Hours before Matthew Perry died at his Pacific Palisades homes Saturday, he had played pickleball.
He returned home, law enforcement sources said, and at some point, got into his hot tub. It was there that an assistant found him unresponsive and called 911 around 4 p.m.
In trying to determine the cause of death of the “Friends” star, authorities have been retracing his steps that day. But experts say the ultimate answer will likely come from a team of physicians and investigators working out of the L.A. County coroner’s office on North Mission Road in Boyle Heights.
Extensive work ahead
Experts said the team’s work will be extensive and likely take a couple of months to complete. In addition to examining the body, they also will conduct toxicology tests, interview those who were around Perry that day and scour the scene.
“Even the temperature of the jacuzzi will be taken,” said Craig Harvey, a retired chief of coroner’s investigations. “We do everything you see on TV, but it takes time.”
Harvey said an autopsy may have answered a lot of fundamental questions about the state of Perry’s body, including his heart, arteries and lungs. But a more detailed examination, conducted by a toxicologist and looking for chemicals in his organs, may tell another story.
“The autopsy will reveal any cardiac issues. With the naked eye they will able to look at his heart and see if any of his arteries are clogging,” Harvey said.
Officials received a medical call from Perry’s home overlooking the Pacific Ocean around 4 p.m. Saturday reporting that the actor was in a hot tub and not breathing. The identity of the caller has not been revealed.
Law enforcement sources told The Times that no illicit drugs were found at the home.
Los Angeles Police Capt. Scot Williams, who leads the Robbery-Homicide Division that is investigating Perry’s death, said Sunday that the “cause of death may not be known for some time, but at this point, foul play is not suspected.”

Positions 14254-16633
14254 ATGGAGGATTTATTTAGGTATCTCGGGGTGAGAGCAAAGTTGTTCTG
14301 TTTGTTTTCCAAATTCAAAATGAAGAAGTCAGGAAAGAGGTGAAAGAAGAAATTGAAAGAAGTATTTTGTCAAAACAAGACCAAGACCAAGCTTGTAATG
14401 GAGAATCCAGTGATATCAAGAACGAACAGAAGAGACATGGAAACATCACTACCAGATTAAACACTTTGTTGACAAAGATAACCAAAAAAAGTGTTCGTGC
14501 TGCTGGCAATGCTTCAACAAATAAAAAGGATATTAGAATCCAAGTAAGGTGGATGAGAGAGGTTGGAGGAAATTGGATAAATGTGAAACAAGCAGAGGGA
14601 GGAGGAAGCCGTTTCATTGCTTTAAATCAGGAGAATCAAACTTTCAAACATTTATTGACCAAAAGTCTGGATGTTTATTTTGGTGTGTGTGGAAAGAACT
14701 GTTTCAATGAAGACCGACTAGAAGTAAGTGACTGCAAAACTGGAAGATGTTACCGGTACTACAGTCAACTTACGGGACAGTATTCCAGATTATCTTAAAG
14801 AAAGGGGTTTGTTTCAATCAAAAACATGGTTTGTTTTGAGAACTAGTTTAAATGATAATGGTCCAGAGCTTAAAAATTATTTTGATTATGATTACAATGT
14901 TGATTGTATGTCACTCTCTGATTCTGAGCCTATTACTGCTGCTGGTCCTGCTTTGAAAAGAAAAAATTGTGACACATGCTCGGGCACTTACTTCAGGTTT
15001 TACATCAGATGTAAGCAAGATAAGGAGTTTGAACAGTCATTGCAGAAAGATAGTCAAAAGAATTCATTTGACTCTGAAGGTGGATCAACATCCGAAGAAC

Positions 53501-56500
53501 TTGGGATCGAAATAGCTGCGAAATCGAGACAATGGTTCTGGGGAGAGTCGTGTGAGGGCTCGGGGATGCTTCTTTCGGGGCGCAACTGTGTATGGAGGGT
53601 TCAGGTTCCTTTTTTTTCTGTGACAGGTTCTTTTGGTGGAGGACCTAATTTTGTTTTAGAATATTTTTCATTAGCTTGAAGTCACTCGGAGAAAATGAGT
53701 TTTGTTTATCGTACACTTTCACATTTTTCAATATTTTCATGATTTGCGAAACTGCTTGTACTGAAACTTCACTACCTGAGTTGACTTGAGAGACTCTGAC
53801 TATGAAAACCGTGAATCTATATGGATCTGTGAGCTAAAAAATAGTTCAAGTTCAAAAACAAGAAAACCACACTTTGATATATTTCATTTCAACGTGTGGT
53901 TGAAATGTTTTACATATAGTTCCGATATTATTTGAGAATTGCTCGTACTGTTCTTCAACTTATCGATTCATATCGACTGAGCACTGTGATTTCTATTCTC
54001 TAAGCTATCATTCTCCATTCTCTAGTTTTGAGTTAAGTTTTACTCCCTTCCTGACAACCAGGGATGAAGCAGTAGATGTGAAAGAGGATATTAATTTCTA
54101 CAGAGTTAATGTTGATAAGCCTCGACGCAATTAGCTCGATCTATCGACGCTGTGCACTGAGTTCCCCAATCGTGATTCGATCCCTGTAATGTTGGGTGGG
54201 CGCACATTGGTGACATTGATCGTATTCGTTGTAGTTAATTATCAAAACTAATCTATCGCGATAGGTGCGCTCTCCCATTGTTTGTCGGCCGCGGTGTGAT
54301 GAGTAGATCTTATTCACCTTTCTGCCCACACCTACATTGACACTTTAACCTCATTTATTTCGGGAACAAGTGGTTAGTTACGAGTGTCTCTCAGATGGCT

One law enforcement source, who spoke on condition of anonymity because the investigation is ongoing, said any prescription medications recovered at the home will be part of the review, which is common practice.
The sources said that although Perry was found in the hot tub, no determination has been made as to whether he drowned.
Health issues will be examined
Michael Baden, New York’s former medical examiner, said that in Perry’s case, “at the autopsy, they should know whether he was alive when he went into the water, judging from the amount of water in his lungs.”
Baden said the medical examiner would also look for clear signs of coronary artery disease and the size of the heart as well as signs of a stroke with cerebral artery disease and cerebral hemorrhaging.
Perry had publicly revealed in his autobiography “Friends, Lovers and the Big Terrible Thing” that he had a gastrointestinal perforation, and that could have led to long-term complications, Baden said. The medical examiners also may conduct a microscopic examination of the heart tissue, he added.
Given Perry’s extensive personally documented history of drug and painkiller use, Baden said investigators also would explore that angle.
Harvey said toxicology tests involve collecting specimens from organs and then testing them for various narcotics and medications.
Harvey said if drugs are found, their use could be considered an overdose, accidental overdose, therapeutic or insignificant, depending on the amount. Harvey said the toxicology tests take time and are repeated.
“We err on the side of caution,” he said.
The L.A. coroner’s office has extensive experience in high-profile cases, having investigated the deaths of silver screen legend Natalie Wood, hip-hop stars Notorious B.I.G. and Nipsey Hussle, and pop icon Michael Jackson.